How the Right Habits Can Save Us Under Pressure (or, Why Is There Cream Cheese in my Freezer?)

I found a tub of cream cheese in my freezer this week.

I didn’t put it there. My wife says she didn’t either. But what probably happened, is that in the morning rush to get the kids changed, fed, and out the door, we cleared the table and put everything away without really thinking about what we were doing.

Like putting milk in the pantry or our keys in the fridge, usually we catch ourselves and chuckle at our absent-mindedness. But a similar thing can happen under pressure, when it’s not quite so funny…

The importance of programming the right scripts

37signals co-founder Jason Fried recently used a story from his self defense class to illustrate the importance of developing the right habits.

The class was working on some gun defense techniques, and when each student’s turn was over, the instructor told them to drop the gun on the ground and let their partner pick it up themselves instead of simply handing it over.

Why do such a thing?

The instructor explained that if you get used to handing the weapon back to the attacker after disarming them, you might accidentally do this in a real situation too.

Sounds ridiculous, right?

But then the instructor showed a surveillance video in which the victim does exactly that.

In critical high-pressure situations, when we’re either preoccupied with whatever is happening in the moment, or our mind has simply gone blank, our actions tend to be guided mostly by the habits or default “scripts” that we’ve cultivated over time.

Forgetting to bow

My mom likes to tell the story of one of my early performances when I was 3 or 4 years old. As the story goes, I walked out on stage, turned to look at the pianist, played the whole piece with my back to the audience, and walked right off stage without a bow. The audience might have thought it was cute, but my mom thought it might not be so great when I was 13 and still playing with my back to the audience.

So, my mom started making me practice my walk on stage, my smile to the audience, my bow, announcing my piece to the audience, and starting the piece over and over in the days leading up to every performance. No detail was too small, from how I walked, to how long I would stay down on my bow, to making sure I was still smiling when I straightened back up (because it’s a little disconcerting when someone smiles, bows, then straightens up with a very serious look on their face).

I thought this was all very silly, so I rolled my eyes and dragged my feet through the whole rigamarole. But I never again forgot to bow or tune or anything silly like that.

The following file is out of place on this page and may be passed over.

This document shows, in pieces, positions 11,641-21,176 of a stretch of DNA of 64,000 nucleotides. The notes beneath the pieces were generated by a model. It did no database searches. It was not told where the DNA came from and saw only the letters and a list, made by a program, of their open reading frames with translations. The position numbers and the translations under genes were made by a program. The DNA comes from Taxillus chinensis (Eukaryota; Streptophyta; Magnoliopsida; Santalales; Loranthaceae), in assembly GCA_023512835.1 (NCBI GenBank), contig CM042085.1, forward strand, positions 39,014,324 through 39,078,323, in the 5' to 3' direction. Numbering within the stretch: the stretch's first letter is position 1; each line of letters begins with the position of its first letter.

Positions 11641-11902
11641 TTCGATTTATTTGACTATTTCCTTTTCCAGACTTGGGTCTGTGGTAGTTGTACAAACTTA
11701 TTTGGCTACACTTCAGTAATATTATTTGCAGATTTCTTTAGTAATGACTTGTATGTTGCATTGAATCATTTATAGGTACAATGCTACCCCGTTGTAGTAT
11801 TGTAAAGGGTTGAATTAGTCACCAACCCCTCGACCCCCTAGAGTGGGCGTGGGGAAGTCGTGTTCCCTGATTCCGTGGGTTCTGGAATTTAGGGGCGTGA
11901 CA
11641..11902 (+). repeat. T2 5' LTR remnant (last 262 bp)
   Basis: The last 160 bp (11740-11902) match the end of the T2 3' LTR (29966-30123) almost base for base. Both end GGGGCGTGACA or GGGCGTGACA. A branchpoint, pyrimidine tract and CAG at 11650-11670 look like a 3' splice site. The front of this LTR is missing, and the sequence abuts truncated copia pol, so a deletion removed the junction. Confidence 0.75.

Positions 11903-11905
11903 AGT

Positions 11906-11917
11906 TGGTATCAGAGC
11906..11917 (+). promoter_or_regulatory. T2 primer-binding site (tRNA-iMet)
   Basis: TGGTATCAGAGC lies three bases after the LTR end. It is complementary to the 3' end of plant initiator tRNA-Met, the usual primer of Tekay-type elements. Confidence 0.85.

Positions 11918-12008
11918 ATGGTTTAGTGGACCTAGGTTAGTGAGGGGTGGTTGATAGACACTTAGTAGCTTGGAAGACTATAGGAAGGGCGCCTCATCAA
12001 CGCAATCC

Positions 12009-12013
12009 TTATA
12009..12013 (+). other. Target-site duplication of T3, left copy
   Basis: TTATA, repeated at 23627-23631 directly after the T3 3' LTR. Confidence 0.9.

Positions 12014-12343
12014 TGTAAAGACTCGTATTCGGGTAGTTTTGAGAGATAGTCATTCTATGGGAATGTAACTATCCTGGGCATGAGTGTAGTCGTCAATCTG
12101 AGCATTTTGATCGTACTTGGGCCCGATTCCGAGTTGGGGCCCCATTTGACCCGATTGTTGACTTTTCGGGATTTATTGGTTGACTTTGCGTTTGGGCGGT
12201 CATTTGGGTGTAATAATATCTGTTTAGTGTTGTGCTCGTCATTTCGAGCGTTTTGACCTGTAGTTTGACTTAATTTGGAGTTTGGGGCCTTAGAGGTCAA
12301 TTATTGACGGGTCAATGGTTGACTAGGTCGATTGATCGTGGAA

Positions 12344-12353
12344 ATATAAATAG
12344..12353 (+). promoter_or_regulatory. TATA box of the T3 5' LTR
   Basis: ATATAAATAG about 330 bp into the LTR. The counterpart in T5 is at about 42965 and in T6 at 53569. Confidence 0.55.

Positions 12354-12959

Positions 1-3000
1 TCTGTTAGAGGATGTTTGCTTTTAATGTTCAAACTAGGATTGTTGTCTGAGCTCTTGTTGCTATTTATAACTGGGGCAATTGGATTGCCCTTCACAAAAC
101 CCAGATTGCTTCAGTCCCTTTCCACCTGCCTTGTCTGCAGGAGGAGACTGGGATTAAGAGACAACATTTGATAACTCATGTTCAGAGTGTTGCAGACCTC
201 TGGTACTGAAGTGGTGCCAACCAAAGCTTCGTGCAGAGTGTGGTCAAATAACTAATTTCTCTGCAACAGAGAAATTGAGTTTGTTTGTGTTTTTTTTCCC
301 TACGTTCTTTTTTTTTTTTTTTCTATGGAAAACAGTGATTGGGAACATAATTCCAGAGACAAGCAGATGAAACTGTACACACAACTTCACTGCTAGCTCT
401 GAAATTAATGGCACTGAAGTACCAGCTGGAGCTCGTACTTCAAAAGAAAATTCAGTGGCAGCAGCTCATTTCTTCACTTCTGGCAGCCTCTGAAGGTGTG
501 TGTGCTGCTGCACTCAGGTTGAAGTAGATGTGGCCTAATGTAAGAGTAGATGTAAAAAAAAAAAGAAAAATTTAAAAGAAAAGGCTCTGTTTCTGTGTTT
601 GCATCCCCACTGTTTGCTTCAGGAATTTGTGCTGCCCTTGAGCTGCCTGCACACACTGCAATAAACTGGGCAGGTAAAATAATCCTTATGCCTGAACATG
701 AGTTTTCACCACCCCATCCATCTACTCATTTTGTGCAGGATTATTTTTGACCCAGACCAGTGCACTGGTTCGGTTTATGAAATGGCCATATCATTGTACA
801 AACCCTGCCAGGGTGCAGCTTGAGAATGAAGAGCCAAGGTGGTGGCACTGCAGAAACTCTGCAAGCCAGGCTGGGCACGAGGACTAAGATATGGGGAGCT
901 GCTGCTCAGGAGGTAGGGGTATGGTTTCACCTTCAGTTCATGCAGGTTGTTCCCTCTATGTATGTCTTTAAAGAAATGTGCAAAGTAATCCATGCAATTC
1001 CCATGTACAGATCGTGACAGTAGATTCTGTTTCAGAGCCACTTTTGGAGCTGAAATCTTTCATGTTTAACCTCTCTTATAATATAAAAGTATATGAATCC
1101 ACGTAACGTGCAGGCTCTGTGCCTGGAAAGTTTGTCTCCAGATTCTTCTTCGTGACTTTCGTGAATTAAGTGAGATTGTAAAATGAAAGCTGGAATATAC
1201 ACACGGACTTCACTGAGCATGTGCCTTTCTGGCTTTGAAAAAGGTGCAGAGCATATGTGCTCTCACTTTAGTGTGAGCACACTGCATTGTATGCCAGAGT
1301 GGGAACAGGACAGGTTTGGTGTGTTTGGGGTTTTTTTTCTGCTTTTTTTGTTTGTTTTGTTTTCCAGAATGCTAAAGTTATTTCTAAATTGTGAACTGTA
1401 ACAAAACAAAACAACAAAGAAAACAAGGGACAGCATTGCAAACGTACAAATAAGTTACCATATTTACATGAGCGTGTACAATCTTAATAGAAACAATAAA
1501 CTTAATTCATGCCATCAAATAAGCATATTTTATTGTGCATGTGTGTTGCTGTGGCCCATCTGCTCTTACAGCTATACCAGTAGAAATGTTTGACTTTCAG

As I grew older, I got better at weaseling my way out of such drills. And then one day when I was 17, I performed a concerto with orchestra…and walked off stage without a bow. I turned to shake hands with the conductor, turned a bit more to shake hands with the concertmaster, and then turned and walked through the orchestra until I was off stage.

How could I forget to bow, at age 17?

It wasn’t the first time I’d performed with an orchestra, but in the moment, I just wasn’t thinking! And since I hadn’t spent much time programming the right scripts into my autopilot to guide me, I did whatever came naturally. To be honest, I didn’t even remember forgetting to bow, and had to see the video to believe it.

It’s the little things

Often, we forget the silliest things, because they seem so trivial that we don’t bother to work them into our autopilot scripts.

What do you do to cultivate the right habits and program the right scripts, so that the little things aren’t forgotten when you walk out on stage and get caught up in the moment?

photo credit: Dalboz17 via photopin cc

Ack! After Countless Hours of Practice...
Why Are Performances Still So Hit or Miss?

For most of my life, I assumed that it was because I wasn’t practicing enough. And that eventually, if I performed enough, the nerves would just go away and everything would take care of itself.

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Eventually, I discovered that elite athletes are successful in shrinking this gap between practice and performance, because their training looks fundamentally different. In that it includes specialized mental and physical practice strategies that are oriented around the retrieval of skills under pressure.

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